Scammers and Senior Fraud in Missouri

Scammers and Senior Fraud in Missouri

Frauds and scammers are on the rise. The DOJ’s Big Bust Proves it.

Far too often, scammers in Missouri and across the US are getting the upper hand at the expense of seniors. Senior fraud in Missouri isn’t greatly different from other states. But the results are sometimes devastating. Aging adults and their families need to be prepared and stay aware. They’re not walking down your street wearing a dark hoodie, so how do you recognize them?

In February of this year, the Department of Justice brought criminal charges against over 200 individuals who mostly targeted the elderly. Attorney General Jeff Sessions announced that these individuals defrauded more than one million Americans out of more than five hundred million dollars.

Senior fraud in Missouri

As in other states, frauds and scammers in Missouri are on the prowl. We don’t have a breakdown on senior-related fraud as compared to the rest of the population. But there are statistics that generally compare Missouri with other states, with a few details related to seniors.

WalletHub.com shows Missouri to rank number twenty-seventh in the United states in identity theft and fraud. With respect to elder-abuse protections, Missouri ranks as twentieth. These rankings offer more detail, but the Show-Me state is generally listed as average in many categories.

More trusting, more resources

According to the DOJ, scams targeting senior citizens are increasing dramatically. An estimated $3 billion is stolen from aging citizens each year.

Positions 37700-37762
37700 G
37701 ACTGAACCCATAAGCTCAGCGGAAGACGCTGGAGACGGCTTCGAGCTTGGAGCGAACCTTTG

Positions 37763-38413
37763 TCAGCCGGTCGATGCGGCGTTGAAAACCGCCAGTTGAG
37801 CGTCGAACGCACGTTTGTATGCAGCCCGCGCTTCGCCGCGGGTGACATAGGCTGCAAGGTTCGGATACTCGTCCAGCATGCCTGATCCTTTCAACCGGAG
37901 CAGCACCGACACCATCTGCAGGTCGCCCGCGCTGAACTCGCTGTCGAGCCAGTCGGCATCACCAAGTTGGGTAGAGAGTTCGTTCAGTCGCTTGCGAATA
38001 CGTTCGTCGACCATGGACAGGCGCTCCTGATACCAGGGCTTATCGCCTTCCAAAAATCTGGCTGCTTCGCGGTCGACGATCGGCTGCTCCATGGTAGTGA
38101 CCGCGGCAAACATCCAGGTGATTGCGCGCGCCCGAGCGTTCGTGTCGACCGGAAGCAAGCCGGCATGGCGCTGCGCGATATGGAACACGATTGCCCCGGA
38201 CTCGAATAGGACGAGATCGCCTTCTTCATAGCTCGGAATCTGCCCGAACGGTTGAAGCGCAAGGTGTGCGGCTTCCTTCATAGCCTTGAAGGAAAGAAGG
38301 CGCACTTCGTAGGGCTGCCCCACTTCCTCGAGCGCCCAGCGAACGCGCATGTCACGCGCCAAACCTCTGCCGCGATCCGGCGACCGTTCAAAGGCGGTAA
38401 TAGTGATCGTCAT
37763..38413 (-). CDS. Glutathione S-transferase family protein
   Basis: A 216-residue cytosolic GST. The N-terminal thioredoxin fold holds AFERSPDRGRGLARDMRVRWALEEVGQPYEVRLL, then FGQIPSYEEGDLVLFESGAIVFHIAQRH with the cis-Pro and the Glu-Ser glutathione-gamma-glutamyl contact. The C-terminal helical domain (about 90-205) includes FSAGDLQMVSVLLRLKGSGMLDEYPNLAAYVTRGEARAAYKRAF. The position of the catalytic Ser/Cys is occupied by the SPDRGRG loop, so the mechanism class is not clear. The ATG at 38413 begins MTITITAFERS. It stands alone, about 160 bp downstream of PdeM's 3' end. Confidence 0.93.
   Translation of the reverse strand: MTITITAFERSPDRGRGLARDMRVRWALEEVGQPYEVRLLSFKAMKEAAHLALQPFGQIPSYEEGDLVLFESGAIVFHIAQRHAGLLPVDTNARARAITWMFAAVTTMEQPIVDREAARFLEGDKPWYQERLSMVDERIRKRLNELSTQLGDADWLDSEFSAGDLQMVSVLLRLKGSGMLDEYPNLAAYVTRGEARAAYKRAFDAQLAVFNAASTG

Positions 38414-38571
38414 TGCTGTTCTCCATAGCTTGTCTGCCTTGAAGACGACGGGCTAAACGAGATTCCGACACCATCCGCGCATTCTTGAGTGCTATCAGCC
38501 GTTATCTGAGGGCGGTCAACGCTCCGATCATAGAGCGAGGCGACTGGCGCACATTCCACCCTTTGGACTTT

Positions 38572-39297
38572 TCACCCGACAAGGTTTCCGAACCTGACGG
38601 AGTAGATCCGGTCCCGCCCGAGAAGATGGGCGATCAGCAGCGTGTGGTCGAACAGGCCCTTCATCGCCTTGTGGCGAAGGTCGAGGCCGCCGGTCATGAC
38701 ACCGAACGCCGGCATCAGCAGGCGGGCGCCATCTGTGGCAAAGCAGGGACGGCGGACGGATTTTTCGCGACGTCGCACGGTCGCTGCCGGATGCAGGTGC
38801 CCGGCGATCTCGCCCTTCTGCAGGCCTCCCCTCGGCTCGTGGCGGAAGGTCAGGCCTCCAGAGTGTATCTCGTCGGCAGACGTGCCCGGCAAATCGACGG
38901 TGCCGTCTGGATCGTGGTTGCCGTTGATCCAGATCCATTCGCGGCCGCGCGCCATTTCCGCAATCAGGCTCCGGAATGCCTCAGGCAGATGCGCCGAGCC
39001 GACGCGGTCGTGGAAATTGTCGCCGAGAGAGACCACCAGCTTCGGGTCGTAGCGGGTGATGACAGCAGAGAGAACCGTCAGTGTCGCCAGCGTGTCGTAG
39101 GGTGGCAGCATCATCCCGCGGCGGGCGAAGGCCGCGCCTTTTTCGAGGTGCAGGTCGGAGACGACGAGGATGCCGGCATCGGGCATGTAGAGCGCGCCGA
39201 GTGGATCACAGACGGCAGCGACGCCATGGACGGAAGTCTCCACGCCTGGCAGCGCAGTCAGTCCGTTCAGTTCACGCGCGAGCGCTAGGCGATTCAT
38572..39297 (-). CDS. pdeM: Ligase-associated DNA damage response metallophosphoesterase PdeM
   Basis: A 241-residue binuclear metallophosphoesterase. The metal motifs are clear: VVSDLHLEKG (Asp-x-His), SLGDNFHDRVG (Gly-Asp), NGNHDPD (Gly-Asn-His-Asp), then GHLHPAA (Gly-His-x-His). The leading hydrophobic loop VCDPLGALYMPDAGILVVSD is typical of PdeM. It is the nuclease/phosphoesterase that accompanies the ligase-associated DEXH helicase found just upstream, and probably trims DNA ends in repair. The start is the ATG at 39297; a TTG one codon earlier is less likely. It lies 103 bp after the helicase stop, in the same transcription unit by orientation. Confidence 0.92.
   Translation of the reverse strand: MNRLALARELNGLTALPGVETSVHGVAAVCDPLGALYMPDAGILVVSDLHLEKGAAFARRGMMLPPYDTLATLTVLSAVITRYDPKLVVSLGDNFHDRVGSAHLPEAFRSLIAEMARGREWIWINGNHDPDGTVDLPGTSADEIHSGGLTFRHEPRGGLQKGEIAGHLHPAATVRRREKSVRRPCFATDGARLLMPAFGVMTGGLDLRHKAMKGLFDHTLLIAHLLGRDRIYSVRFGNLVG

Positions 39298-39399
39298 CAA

Why are seniors sometimes targeted so frequently? Several factors could play into the reasons why seniors are more vulnerable. Seniors are generally more trusting, and have a great deal more money saved than younger adults. When taken advantage of, they might feel a greater sense of embarrassment, and fail to report the incident.

Other reasons for vulnerability

Some have suggested that aging adults, with more time on their hands, open more junk mail, accept more phone calls, and engage more readily with salespeople. In prior years, those same individuals might have filtered out scammers, simply because they didn’t have the time to consider an offer.

Face-to-face interactions present a particular challenge

Personal interactions are more tricky when it comes to seniors being targeted for fraud.

UCLA Psychologist Shelly Taylor completed a revealing study. When compared with adults in their twenties, those over 55 did not process the cues of body language and facial expressions typically displayed by untrustworthy individuals. A smile, for example, that doesn’t reach the eyes, wasn’t detected as a potential problem by seniors, where younger adults felt the warning signals.

Her follow-up study showed that mental defenses appear to be less robust for seniors. They have less brain activity in the areas that process risk and subtle danger. She also cites an increasing aversion to negativity as being another possible factor.

Types of scams

The different types of scams are too many to list. But they do have a few things in common. They commonly come through email, phone calls and the US Postal Service. They typically play on urgency or good fortune. Here are just a few of the many examples:

Fake IRS agents. You might get a phone call or email alerting you to a tax bill you supposedly owe. This one is easy to recognize as false. The IRS does not contact people through email or phone call, but through snail mail.

Bogus Medicare agents. This telemarketing operation tells seniors they need to purchase an updated Medicare card. Pay no mind. No purchase is required. This is a scam.